6530.0 - Household Expenditure Survey, Australia: Summary of Results, 2015-16 Quality Declaration 
Latest ISSUE Released at 11:30 AM (CANBERRA TIME) 13/09/2017   
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AVERAGE HOUSEHOLD SPENDING


OVERVIEW

On average, Australian households spent $1,425 per week on goods and services in the 12 months to June 2016. As in previous years, in 2015-16 three broad expenditure categories accounted for half of weekly household spending on goods and services. These were current housing costs including spending on rent, interest payments on mortgages, rates, home and content insurance and repairs and maintenance (20%); food and non-alcoholic beverages (17%); and transport costs such as vehicle purchases and their ongoing running costs, public transport, taxi and ride sharing fares (15%).

Graph 1 - AVERAGE WEEKLY HOUSEHOLD SPENDING ON GOODS AND SERVICES, 2015-16
Graph - Average weekly household spending on goods and services in Australia by expenditure category for 2015-16
Source(s): Household Expenditure Survey, 2015-16


CHANGES IN HOUSEHOLD SPENDING OVER TIME

Household spending data does not easily capture people's response to prices increasing or decreasing. It is not possible, for example, to distinguish between changes in household spending due to a decrease in purchasing power (a higher value dollar) or where households choose to buy alternative, cheaper products — thereby not increasing their spending. It is also not possible to capture phenomenon such as 'shrinkflation', where the package size and physical weight of a product is reduced by the manufacturer, but the price remains constant. In the case of 'shrinkflation', the price rise and increase in inflation is effectively masked.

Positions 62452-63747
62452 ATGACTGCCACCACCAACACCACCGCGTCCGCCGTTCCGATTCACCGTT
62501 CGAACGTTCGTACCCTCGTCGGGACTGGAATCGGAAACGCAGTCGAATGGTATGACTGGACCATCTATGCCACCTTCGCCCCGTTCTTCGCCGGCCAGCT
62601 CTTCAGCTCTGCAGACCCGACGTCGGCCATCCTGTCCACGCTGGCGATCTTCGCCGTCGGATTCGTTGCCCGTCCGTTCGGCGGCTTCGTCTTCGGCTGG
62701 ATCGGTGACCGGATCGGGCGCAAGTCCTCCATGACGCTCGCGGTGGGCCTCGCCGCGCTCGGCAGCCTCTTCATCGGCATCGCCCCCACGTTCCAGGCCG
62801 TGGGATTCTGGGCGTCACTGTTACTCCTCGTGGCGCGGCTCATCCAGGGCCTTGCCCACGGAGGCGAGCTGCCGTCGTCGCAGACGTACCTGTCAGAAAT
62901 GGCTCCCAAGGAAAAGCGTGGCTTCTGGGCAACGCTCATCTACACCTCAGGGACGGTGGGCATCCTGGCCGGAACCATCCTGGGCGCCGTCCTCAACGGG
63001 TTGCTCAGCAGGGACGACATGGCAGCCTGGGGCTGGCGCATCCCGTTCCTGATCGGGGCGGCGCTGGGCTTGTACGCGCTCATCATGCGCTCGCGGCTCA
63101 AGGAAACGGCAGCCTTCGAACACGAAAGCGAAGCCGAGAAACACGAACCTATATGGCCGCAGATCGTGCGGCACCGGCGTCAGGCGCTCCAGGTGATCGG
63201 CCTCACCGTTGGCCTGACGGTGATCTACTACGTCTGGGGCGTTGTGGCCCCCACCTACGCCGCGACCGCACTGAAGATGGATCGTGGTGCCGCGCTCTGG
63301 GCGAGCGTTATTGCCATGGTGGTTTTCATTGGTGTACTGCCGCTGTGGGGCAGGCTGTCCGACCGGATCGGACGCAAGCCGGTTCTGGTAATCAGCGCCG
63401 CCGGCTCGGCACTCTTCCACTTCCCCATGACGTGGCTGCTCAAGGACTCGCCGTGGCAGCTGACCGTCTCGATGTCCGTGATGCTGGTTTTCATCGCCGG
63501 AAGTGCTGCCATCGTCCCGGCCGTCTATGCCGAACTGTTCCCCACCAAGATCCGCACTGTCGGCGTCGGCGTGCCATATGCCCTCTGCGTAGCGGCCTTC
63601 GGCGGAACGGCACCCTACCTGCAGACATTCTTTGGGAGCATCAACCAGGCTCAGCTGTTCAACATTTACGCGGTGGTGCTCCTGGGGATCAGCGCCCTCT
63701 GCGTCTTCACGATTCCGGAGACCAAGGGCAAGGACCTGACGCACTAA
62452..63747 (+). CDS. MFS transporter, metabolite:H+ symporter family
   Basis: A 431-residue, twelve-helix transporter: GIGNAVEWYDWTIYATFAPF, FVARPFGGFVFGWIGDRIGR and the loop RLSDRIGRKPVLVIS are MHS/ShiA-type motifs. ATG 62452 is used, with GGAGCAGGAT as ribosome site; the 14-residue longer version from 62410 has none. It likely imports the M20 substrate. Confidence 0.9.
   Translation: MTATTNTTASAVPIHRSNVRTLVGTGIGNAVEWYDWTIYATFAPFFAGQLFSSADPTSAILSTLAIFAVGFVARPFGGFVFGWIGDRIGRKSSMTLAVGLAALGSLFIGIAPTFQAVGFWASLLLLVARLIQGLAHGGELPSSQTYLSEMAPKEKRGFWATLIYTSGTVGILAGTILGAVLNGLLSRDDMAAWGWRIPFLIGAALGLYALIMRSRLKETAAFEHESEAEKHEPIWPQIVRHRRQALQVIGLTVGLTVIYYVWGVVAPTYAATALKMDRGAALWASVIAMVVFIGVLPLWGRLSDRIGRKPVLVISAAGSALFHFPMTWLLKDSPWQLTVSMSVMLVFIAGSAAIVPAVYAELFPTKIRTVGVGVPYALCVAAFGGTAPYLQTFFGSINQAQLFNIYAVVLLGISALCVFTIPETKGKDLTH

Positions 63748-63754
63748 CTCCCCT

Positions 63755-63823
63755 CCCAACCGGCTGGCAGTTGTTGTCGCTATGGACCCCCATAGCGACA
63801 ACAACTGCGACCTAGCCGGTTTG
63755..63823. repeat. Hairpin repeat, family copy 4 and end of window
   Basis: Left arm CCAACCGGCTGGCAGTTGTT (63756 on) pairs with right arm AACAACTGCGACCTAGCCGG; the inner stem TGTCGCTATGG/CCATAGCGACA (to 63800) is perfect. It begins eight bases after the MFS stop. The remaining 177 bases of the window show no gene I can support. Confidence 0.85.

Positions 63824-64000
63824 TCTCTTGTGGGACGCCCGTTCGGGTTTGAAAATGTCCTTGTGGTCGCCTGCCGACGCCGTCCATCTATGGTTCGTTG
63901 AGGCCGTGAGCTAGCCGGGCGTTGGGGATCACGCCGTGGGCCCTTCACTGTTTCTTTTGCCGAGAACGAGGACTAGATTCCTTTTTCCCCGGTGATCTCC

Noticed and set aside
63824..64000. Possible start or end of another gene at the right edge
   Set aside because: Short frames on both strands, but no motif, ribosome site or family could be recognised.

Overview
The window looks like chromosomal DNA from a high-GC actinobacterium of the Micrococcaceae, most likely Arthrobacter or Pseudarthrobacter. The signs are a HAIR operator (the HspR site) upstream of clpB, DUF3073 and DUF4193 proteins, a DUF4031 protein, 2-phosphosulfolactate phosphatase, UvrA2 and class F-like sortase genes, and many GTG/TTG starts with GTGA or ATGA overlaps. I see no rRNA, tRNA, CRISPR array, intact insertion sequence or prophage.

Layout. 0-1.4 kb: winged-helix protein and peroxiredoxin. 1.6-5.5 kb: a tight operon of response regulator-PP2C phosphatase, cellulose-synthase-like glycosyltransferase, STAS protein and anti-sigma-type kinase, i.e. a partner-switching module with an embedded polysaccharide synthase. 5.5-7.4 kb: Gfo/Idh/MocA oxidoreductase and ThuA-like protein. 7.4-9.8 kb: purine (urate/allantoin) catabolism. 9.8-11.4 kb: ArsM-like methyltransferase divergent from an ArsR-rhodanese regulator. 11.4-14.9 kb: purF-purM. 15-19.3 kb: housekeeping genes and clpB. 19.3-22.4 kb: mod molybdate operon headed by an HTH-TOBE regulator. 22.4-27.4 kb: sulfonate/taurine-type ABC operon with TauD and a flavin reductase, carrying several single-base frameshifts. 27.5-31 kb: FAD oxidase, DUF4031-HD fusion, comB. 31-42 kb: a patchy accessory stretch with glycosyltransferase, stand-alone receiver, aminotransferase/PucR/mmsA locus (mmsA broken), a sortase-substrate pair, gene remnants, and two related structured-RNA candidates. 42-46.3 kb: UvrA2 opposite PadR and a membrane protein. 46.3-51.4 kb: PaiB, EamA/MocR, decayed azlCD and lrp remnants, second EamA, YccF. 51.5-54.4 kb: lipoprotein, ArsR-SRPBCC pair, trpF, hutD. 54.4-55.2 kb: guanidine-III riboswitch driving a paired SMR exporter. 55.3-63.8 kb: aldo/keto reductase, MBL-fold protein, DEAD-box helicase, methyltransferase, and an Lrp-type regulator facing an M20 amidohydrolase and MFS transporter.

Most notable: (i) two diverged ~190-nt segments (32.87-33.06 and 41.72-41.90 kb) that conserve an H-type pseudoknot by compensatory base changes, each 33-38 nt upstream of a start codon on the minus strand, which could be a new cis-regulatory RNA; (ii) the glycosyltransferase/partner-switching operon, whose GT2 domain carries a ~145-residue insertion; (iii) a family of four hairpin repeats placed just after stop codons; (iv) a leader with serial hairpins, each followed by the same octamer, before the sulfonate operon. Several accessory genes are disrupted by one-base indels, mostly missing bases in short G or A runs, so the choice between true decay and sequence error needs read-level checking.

Comparing average household spending in 2015-16 with previous surveys run in 1984 and 2009-10 gives a long and short term indication of how household spending in Australia has changed over time. Without adjusting for inflation, average weekly household spending on goods and services increased by 15% from 2009-10 and almost tripled from 1984.

Part of the increase in household spending over the 31 years from 1984 can be attributed to inflation, as the price of goods and services as measured by the consumer price index (CPI) almost doubled during this period. Likewise, there was alignment between the increase in household spending over the 6 years to June 2016 and inflation, as the CPI rose by 14%. However, it should be noted that while the CPI measures the change over time in the price of goods and services, it does not cover all spending categories equally and the impact of inflation varies across the different spending classes.

Changes to the demographic profile of the Australian population will also impact how much households spend per week, and what they spend their money on. Since 1984, the average age of the household reference person has increased from 47 years, to 50 years in 2009-10, and to 51 years in 2015-16. The proportion of owner households without a mortgage decreased from 39% in 1984, to 33% in 2009-10, and to 30% in 2015-16. The proportion of couple families with dependent children decreased from 36% in 1984 to 28% in 2015-16, while the proportion of lone person households increased from 19% in 1984 to 25% in 2009-10 and 2015-16.


COMPOSITION OF HOUSEHOLD SPENDING

As a proportion of their weekly spending, household in 2015-16 spent significantly more on 4 of the 15 broad spending categories when compared to households in 2009-10. These were current housing costs, education, household services and operation (such as child care services, cleaning products and pest control), and domestic fuel and power costs such as gas and electricity.